4 innovative campaigns that have pushed pharma social media forward

4 innovative campaigns that have pushed pharma social media forward

Agree or disagree? Aside from Twitter, Facebook, YouTube and Flickr accounts, the campaign included a clever virtual Twitter race that put celebrity ambassadors Danica Patrick and Patty Loveless against each other to see who could drive the most visitors to the campaign’s online screener. In another smart move, the pharmaceutical company recently handed over the initiative to the nonprofit COPD Foundation. Sanofi Diabetes US It had some mishaps, including shutting down its GoInsulin and WhyInsulin YouTube pages, but Sanofi Diabetes gets credit for experimenting with ways to engage patients in the tricky space. The company has also taken some good steps toward transparency by introducing the voice behind its social media presence and sharing insights on how community engagement has impacted the company. Novo Nordisk — Race with Insulin This campaign is an important milestone in the evolution of pharmaceutical social media. Rather than pushing press releases and company news, Novo Nordisk created one of the industry’s earliest Twitter accounts to leverage the celebrity of IndyCar driver Charlie Kimball (who it sponsors) to reach its target audience. This was a big leap, given the lack of guidance and experience with pharmaceutical social media at the time. AstraZeneca — Prescription assistance program One of the Big Pharmas that kept its Facebook open when others removed theirs in light of Facebook’s open-comment policy change, AstraZeneca took a big step on Twitter last year. The chat reportedly engaged hundreds of participants that includes patients, patient advocacy groups, healthcare professionals and industry observers.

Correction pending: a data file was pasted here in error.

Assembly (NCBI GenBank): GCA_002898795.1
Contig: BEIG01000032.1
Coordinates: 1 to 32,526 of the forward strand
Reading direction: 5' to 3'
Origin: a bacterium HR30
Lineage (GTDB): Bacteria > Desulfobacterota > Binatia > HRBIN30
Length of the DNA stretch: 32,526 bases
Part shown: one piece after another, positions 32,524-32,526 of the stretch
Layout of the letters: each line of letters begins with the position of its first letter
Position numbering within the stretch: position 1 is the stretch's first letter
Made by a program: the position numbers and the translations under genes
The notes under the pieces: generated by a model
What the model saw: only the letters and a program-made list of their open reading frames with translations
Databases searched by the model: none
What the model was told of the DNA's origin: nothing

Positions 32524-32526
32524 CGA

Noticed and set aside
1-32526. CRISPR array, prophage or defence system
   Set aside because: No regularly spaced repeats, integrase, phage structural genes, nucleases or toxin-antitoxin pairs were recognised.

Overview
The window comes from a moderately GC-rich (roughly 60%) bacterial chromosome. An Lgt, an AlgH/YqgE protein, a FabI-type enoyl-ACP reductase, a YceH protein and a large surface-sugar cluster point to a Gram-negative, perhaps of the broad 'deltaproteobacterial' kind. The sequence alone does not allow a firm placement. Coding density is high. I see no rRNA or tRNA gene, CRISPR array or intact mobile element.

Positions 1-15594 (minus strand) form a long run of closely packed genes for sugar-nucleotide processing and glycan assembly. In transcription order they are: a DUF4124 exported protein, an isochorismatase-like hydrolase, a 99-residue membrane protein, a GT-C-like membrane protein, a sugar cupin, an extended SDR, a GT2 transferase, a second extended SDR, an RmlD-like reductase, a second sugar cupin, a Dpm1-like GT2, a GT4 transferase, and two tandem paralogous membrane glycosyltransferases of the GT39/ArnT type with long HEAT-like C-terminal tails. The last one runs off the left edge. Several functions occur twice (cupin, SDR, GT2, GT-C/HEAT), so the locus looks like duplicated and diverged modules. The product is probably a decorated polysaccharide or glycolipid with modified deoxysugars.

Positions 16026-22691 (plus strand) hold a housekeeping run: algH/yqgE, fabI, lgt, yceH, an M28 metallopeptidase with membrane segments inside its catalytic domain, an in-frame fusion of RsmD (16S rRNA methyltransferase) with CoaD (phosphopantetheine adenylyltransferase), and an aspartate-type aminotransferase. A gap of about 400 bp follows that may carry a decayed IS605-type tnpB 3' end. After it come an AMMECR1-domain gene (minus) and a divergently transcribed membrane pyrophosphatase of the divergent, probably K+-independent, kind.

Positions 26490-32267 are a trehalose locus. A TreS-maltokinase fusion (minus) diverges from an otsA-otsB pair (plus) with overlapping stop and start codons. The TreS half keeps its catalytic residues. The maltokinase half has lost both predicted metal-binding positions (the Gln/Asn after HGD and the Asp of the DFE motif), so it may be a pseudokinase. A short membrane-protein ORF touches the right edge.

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In the grand experiment that is healthcare social media, there have certainly been some hits and misses.

The lack of clarity around the ROI in social media for pharmaceutical companies (or anywhere, really) in combination with a lack of comprehensive guidance from the U.S. Food and Drug Administration makes its ground on which drug companies for the most part have tiptoed. But among removed Facebook pages and shuttered YouTube accounts, a few companies have taken risks and shown us what value social media can have for pharmas.

Below are four examples of campaigns that have helped push pharmaceutical social media forward. Agree or disagree? Share your thoughts in the comments.

Boehringer Ingelheim — Drive4COPD

A public health initiative started in 2010 by Boehringer Ingelheim Pharmaceuticals, this campaign has a clear call to action: get screened.

Aside from Twitter, Facebook, YouTube and Flickr accounts, the campaign included a clever virtual Twitter race that put celebrity ambassadors Danica Patrick and Patty Loveless against each other to see who could drive the most visitors to the campaign’s online screener. Since the start of the campaign, more than 2.5 million people have done the online screening. The campaign also included a songwriting contest that drew more than 150 entries.

“A clear objective and call to action, the use of celebrities for added appeal, and the use of a wide variety of social channels make this one a winner,” said Wendy Blackburn, who blogs at ePharma RX and is the executive vice president of the digital pharmaceutical marketing agency Intouch Solutions.

In another smart move, the pharmaceutical company recently handed over the initiative to the nonprofit COPD Foundation.

Sanofi Diabetes US

It had some mishaps, including shutting down its GoInsulin and WhyInsulin YouTube pages, but Sanofi Diabetes gets credit for…

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